… And then hits a wall
More fundamentally, however, in its pursuit of such growth, China faces severe resource and environmental constraints. For example, population pressure, urbanization and rising prosperity have resulted in the loss of some of China’s best farmland. Since the mid-1990s, China has suffered a loss of about 8.3 million hectares of arable land, or about 6.5 percent of the country’s total arable area. The implied loss of output is even greater than this contraction implies, since the process of net land contraction conceals the disappearance of disproportionately large amounts of land in the most fertile regions of coastal China, where economic growth and structural change have been most marked. Land degradation, through desertification and the creation of enormous dust bowls, has also become a major problem.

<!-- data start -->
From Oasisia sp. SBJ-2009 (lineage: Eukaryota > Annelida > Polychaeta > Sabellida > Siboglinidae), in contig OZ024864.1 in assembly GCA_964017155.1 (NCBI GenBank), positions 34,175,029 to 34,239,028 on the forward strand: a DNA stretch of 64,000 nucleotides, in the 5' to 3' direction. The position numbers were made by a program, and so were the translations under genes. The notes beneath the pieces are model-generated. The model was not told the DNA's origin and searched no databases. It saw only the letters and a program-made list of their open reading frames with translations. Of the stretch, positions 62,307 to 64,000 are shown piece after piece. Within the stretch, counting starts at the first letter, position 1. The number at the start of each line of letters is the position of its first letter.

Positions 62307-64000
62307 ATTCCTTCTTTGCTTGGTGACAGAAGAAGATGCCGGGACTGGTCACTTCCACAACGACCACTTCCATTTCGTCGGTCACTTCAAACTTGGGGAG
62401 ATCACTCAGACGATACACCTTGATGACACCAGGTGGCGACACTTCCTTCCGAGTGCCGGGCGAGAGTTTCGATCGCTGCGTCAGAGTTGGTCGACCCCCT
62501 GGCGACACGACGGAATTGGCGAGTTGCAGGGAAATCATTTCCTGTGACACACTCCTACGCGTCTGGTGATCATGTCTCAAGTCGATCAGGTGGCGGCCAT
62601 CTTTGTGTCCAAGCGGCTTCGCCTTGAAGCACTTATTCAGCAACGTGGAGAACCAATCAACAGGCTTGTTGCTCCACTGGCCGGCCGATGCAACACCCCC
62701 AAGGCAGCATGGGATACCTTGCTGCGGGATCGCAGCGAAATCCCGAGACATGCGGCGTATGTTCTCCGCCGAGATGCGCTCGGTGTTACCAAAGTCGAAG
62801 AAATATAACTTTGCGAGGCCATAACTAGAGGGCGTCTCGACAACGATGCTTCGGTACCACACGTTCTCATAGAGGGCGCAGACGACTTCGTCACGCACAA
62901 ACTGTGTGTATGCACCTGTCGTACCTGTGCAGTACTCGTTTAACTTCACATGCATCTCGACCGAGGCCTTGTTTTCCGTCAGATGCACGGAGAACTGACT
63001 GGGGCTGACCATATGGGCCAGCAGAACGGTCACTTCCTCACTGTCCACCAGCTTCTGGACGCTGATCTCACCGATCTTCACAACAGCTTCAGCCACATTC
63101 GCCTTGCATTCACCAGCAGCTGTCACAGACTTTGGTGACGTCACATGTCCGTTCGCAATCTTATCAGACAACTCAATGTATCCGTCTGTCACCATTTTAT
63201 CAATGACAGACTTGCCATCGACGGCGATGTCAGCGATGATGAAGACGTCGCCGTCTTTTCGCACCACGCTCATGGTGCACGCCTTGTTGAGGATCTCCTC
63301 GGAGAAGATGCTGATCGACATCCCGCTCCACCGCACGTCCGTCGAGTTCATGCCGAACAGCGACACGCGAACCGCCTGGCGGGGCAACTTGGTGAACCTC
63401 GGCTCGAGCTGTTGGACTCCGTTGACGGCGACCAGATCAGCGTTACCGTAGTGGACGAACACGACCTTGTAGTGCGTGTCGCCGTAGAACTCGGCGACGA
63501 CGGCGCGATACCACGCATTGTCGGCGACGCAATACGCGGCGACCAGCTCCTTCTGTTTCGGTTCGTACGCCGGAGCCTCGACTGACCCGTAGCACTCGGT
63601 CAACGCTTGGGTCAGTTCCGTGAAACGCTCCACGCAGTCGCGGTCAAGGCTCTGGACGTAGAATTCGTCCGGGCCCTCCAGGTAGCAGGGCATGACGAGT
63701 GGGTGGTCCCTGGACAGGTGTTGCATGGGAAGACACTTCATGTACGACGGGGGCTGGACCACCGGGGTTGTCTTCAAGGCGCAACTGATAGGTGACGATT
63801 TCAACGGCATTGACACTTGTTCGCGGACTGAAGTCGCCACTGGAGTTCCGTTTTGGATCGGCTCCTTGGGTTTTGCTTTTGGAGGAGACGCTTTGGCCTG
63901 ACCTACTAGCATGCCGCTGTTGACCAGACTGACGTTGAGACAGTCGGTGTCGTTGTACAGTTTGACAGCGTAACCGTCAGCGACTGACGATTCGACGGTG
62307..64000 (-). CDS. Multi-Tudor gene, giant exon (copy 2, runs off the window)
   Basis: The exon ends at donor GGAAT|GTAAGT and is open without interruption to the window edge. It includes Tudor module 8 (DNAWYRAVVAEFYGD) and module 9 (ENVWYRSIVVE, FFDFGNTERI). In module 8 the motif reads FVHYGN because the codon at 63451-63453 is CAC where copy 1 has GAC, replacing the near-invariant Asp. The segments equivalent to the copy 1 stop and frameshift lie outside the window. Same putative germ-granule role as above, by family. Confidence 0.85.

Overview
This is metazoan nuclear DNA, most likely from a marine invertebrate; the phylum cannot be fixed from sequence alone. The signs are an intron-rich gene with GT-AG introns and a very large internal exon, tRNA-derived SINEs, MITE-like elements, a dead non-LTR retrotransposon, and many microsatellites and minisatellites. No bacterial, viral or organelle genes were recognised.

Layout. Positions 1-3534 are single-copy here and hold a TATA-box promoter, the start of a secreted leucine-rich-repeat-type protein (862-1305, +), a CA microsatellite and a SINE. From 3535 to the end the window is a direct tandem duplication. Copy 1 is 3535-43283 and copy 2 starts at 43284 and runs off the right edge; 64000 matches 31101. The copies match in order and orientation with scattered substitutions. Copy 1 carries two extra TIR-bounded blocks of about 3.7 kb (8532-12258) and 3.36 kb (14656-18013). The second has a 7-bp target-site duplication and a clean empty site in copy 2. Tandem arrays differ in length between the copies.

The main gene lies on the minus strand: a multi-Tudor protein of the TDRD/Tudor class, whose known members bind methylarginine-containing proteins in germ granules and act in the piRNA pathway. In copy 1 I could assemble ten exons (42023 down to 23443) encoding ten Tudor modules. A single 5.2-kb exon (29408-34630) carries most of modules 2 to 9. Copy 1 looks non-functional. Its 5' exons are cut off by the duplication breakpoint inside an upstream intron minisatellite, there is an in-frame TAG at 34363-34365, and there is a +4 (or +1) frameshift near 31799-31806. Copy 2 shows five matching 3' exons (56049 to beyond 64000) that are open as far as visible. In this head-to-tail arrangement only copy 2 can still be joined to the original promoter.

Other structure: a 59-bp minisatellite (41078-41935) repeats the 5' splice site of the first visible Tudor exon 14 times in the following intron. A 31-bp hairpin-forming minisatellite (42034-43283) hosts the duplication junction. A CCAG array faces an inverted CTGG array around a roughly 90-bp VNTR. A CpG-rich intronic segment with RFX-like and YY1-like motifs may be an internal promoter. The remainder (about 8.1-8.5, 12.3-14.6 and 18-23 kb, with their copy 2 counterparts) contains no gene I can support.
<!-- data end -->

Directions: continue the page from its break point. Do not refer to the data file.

The Chinese state will be faced with an additional challenge: water. Farming is by far the most water-intensive industry. Under the pressure of mushrooming demand, China faces serious water shortages, which are exacerbated by the uneven distribution of existing supplies. In particular, the North China Plain, where much of China’s wheat and cotton is produced, is severely deficient in water, thanks to the depletion of surface water supplies and underground aquifers through over-pumping. A recent report issued by the Earth Policy Institute in Washington, DC estimates that some 130 million people in China are fed with grain that is produced by over-pumping. When the aquifers are exhausted, the output impact will be severe.